That's kind of the problem with metal 3D printing. Comment down below if there are other components of 3D printing or other parts of the industry that you want to talk about and we'll try to get them answered.
This is a Yuri Gagarin bust. This model was downloaded from Thingiverse, I believe. You will notice that he is supported in certain areas. He has a lot of detail right there but overall the model should be fairly easy. But if you look at the back right here, there is error, there is a separation between the model and his helmet or between the neck and his helmet. Now normally if you were looking at that you would say “oh the printer jammed for a moment because a spool hung or something like that and it lost connection” that would be true, except the other half looks like this. That is a perfect print right there. The thing that actually happened right here when you see a perfect print and then a messed up component of it somewhere, This is actually a fault in the 3D model itself. The mesh of the STL was messed up in some kind of way, had some giant hole in it in how the head and the body were pressed together so the head just printed separately it was a separate part from the actual body itself. You can tell that because this is a perfect print and that's all nasty. If that's the issue you need to look at your STL clean it up close any holes and some general cleaning on the file.
Hope this helped and let us know if you have any questions related to 3D printer problems.
Happy 3D printing!
Here at Slant 3D, we have a lot of people come to us with outdoor parts so we're going to talk about the solutions of making those pieces around UV resistance.
Not a lot of people know this but most plastics degrade when exposed to sunlight UV radiation, which is what gives you the sunburn, can cause plastics to fade and degrade and then brittle over time. If you have an application that you want to mount on the side of a telephone pole for five or ten years generally isn't the best thing.
Here's the thing, most plastics are actually quite resistant to UV aside from discoloration. ABS and Pet-g are materials that are resistant. They're not fully resistant but they're pretty resistant to UV. That's why you see plastic bottles alongside the road forever but materials like PLA and other sorts of bioplastics like that are not UV resistant. They will fade very quickly but they will hold up outdoors. People overrate the amount of degradation that can occur with plastics. They are all plastics and they all have a half-life of a thousand years so you can place them outdoors and they will last a very long time. It kind of depends on what type of outdoors but it's okay. As far as UV resistance the materials that are UV rated are materials like ASA, TPU, and some nylons though they're also not great because they do fade very quickly, again ABS is also a very good one.
Here's the thing, all those materials are fine and they work great but in mass production, they're not very good materials. ASA is a highly temperamental material to work with so it's very expensive to mass-produce parts with that. FDM is kind of in a similar vein even though it's a cheaper cost of material and then the other ones like nylon are much more affordable than ABS or ASA to produce with but again you have that fading that comes with it. There is PET-G which is very often used for outdoor applications because it has that durability but there is another solution to this that many people overlook.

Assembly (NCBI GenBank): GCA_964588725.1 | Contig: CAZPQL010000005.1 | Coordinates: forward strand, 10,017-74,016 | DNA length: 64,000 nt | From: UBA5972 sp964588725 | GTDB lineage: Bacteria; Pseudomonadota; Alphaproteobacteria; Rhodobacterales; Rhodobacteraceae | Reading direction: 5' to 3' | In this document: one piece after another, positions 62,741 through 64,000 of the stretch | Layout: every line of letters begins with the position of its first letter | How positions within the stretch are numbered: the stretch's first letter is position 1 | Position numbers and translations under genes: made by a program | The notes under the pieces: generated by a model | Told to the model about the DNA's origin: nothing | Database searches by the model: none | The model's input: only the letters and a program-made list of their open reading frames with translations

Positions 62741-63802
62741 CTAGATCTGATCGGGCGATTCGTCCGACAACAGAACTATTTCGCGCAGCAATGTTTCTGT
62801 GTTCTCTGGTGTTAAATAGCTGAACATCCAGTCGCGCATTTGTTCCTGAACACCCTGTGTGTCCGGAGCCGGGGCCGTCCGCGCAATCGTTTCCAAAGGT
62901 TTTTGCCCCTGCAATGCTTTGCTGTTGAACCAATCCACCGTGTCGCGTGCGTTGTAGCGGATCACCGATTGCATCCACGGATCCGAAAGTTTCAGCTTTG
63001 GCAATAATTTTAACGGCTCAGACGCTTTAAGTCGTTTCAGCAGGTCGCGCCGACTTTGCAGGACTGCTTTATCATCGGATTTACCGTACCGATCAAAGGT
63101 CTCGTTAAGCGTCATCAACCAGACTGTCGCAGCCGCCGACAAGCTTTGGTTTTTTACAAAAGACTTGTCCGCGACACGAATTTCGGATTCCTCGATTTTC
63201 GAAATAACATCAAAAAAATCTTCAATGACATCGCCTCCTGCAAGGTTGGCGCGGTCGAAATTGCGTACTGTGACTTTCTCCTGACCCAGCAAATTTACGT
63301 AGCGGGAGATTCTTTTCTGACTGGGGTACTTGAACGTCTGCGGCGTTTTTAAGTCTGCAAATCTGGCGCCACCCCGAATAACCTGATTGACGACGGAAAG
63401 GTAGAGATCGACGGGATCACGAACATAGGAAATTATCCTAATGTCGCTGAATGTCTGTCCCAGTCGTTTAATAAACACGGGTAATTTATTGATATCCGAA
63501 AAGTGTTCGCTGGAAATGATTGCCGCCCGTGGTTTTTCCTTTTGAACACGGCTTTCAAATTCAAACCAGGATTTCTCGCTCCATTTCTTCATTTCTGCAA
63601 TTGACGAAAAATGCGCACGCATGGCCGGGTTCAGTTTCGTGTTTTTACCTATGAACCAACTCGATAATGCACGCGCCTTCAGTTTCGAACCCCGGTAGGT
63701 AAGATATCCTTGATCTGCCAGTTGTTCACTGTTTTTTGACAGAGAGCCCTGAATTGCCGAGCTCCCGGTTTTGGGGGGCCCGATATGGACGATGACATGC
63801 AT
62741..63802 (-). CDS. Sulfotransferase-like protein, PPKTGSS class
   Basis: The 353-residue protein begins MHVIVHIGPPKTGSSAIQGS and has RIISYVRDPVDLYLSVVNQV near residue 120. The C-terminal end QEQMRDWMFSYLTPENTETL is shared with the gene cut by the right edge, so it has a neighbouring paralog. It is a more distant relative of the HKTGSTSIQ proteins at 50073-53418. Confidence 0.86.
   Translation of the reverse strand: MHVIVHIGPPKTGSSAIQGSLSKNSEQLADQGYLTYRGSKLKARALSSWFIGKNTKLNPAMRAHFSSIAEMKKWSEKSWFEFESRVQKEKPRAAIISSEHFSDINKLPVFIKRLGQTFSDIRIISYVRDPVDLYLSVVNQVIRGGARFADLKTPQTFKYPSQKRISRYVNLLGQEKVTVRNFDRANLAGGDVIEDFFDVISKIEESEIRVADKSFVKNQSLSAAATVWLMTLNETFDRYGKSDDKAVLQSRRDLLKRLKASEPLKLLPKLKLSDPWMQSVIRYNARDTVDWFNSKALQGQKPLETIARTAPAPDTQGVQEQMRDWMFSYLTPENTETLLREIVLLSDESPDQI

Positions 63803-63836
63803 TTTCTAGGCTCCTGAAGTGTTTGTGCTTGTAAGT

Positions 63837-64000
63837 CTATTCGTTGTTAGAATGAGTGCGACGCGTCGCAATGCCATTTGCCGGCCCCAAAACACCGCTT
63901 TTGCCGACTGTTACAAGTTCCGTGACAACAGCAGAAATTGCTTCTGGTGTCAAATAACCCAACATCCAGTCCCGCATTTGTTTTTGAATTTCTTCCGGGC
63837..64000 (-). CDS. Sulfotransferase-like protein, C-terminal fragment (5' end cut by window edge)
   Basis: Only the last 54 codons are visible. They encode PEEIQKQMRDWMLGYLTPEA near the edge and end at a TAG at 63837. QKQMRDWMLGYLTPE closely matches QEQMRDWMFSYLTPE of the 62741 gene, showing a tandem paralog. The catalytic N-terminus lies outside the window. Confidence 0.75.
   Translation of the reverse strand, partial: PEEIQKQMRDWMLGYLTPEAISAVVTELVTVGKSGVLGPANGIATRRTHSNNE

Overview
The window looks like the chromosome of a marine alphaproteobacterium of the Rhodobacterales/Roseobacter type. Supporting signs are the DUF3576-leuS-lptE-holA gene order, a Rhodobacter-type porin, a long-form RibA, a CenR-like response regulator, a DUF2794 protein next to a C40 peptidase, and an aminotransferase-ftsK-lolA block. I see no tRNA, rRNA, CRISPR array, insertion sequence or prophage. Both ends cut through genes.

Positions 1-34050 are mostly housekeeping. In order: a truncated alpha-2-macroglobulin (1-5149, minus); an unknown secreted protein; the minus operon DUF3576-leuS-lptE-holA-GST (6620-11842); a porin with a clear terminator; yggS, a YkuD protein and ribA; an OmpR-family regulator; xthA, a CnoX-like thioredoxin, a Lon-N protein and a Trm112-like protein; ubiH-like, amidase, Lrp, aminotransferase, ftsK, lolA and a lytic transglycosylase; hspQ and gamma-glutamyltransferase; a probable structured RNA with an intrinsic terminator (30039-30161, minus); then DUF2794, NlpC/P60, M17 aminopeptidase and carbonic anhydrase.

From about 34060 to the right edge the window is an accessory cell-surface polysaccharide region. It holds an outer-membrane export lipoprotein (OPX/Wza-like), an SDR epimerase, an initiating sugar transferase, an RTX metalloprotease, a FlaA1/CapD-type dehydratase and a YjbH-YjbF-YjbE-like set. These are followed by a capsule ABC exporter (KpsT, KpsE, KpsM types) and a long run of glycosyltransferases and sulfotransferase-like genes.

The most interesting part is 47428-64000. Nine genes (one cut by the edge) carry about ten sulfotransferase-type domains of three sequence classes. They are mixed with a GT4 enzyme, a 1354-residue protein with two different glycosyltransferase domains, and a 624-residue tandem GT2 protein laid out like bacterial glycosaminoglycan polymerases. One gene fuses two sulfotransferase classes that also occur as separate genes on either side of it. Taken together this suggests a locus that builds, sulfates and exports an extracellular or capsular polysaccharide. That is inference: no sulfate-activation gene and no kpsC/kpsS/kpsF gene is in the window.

The features of the raw material are not necessarily what has to be done used to get a UV-resistant part. In the dashboard of your car, many of the parts within your car are not UV resistant and yet for some reason, they hold their color and last for the 20 years of a lifetime of a car. The reason for that is that auto manufacturing actually uses UV-resistant coatings which are transparent. They protect the underlying material from UV radiation and this is literally a rattle-can run across the part. Generally, if we have a client that is seeking high UV resistance we will try to get them into those UV-resistant materials potentially but depending on the cost and parameters of the project it can be much easier to just print the part in PET-G or PLA even and just coat it with a UV resistant coat and that will give it the resistance that it needs to survive the sunlight. That's the solution for kind of doing mass production with UV you have a lot of materials that are UV resistant and most plastic is able to hold up to the sun for quite a few years but if you want that really high engineering grade UV resistance there are particular materials that have that but then you can also just paint it with a UV resistant coat.
Let me know what you think down in the comments and let us know of any other topics that you would like to hear about how to manufacture particular types of products with 3D printer farms. Have a great day everybody!